Advanced Linking Strategy Tactic

If the cliché is correct in the SEO world that “content is king,” then backlinks would be queen. While a discussion on the importance of backlinks and what they mean to search engine rankings is out of the scope of this entry, I need to give importance to this post and will say that in general backlinks are highly valuable to a site because they give a site credibility in the eyes of the search engines, and often times search engines will take the link text as describing what the page its linking to is about.

Now that we understand why we need backlinks to our site, let’s take a deeper look into how we can go about finding them; apart from the prehistoric method of just searching the engines for keywords and submitting to sites that get returned.

We will be working with operators on the MSN search engine. While you may be familiar with search operators like site:, which returns a list of all the pages indexed for a given domain, and InURL:, which will show a list of pages that contain a certain string in their URL, you may not be familiar with some advanced operators that may be combined to produce some highly targeted results that can be incredibly valuable to SEOs.

Traditionally, checking backlinks consisted of navigating to your search engine of choice and typing link:mysite.com. This returned a list of all the pages that linked to your site. Simple enough. While this does provide some useful information it simply isn’t enough. The limitation of this method is that it only returns results for whatever page you search for; strange, because the limitation is that it’s doing exactly what we told it to. But if you think about it, how long would it take to type in link:mysite.com for every page on your site? Now you begin to see the limitations of this search operator.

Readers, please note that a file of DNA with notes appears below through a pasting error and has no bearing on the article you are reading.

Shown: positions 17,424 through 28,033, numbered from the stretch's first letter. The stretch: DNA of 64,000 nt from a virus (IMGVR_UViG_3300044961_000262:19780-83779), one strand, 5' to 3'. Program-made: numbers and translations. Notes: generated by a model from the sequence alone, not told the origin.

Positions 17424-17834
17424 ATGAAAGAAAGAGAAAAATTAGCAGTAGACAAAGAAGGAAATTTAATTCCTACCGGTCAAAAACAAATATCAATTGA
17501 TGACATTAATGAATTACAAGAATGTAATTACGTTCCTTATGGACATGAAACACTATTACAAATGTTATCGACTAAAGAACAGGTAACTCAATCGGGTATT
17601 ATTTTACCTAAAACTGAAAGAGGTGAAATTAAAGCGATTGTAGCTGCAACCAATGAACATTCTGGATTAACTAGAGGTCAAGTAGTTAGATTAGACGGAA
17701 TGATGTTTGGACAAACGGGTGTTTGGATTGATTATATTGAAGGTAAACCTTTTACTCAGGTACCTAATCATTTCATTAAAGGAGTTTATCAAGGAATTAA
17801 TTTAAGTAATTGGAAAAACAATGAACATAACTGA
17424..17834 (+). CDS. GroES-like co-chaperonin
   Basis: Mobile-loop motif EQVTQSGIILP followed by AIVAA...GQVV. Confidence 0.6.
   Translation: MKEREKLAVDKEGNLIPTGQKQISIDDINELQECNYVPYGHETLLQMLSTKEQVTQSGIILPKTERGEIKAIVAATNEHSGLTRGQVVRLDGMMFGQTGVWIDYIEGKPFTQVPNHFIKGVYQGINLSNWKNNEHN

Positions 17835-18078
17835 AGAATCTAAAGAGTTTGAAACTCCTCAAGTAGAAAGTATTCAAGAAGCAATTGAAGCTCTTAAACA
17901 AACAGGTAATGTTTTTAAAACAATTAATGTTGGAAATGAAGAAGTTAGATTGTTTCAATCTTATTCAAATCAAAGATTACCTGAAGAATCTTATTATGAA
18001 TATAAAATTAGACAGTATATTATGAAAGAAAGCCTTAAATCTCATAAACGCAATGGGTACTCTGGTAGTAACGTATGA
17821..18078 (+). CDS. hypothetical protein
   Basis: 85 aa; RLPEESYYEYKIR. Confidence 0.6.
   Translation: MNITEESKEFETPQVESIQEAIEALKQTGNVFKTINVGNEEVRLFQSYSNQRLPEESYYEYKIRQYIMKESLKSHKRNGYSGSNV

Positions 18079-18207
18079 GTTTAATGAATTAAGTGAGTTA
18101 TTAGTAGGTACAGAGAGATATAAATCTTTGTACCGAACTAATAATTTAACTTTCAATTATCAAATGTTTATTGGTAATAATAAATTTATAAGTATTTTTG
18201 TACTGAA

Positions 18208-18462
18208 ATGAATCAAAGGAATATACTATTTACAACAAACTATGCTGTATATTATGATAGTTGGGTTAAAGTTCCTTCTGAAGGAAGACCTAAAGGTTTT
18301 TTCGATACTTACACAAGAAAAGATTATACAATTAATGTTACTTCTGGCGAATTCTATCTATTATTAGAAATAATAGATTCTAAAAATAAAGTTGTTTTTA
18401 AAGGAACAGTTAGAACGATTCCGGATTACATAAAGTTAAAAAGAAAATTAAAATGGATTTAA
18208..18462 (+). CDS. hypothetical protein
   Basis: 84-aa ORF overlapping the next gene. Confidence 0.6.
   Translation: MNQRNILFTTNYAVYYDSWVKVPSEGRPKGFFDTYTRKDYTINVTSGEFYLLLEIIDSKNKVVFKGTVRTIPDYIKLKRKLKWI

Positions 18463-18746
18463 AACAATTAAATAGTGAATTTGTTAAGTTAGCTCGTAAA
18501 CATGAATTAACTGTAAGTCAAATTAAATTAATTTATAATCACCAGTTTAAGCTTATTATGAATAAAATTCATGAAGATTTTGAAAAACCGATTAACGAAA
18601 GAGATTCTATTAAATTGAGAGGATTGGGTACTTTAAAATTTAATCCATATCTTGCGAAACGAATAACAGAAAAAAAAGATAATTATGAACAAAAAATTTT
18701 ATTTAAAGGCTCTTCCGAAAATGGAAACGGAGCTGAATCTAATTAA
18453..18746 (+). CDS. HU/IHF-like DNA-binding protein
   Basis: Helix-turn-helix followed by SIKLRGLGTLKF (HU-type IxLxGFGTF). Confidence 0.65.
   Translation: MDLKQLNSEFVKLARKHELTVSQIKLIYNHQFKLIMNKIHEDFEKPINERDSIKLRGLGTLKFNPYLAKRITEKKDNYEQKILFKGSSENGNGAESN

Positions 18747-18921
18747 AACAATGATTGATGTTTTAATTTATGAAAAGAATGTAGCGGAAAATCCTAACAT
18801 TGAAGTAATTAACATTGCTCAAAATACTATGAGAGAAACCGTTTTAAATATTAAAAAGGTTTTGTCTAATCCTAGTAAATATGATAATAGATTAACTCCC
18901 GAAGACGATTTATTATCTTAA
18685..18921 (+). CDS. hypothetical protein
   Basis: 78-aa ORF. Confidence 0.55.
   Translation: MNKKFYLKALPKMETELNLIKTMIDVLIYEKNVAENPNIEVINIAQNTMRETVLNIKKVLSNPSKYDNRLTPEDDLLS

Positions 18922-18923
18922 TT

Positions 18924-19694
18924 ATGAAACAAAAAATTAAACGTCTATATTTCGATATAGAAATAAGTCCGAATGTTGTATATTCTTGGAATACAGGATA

Enter linkdomain:. This search operator was introduced by MSN to return pages that link to any page within a domain, not just a single page that you submit. Now you can easily see who’s linking to products in your catalog, or which of your blog entries people reference most often.

While this can provide valuable information, the real power of the linkdomain: operator comes when it get used in combination with itself. Take the following for example:

(linkdomain:sitea.com linkdomain:siteb.com linkdomain:sitec.com) (-linkdomain:sited.com)

This search string will return any pages that link to sitea.com, siteb.com and sitec.com, but not sited.com. For SEOs with clients that have fierce competition this search tactic can be a lifesaver, because it allows you to check for sites that link to your competition but not to you. Remember above we noted briefly the importance of backlinks, and how in the eyes of search engines they can give a site credibility. Thus, any site which shows up from this search query with links to your competition and not you is potentially lost credibility.

Let’s end with a real-world example. We are in the wine magazine business and are in the process of conducting a linking strategy, trying to get new backlinks to our site in an effort to boost our listings. Our company is Wine Mag, and we want to find a list of pages that link to our competiton: Wine and SpiritsWine Spectator, and Food and Wine, but not to us. We conduct the following search at MSN.com:

(linkdomain:wineandspiritsmagazine.com linkdomain:winespectator.com linkdomain:foodandwine.com) (-linkdomain:winemag.com)

This returns exactly what we wanted, a list of pages that link to our competitors but not to us, and we could now begin the process of contacting the site owners for backlinks.

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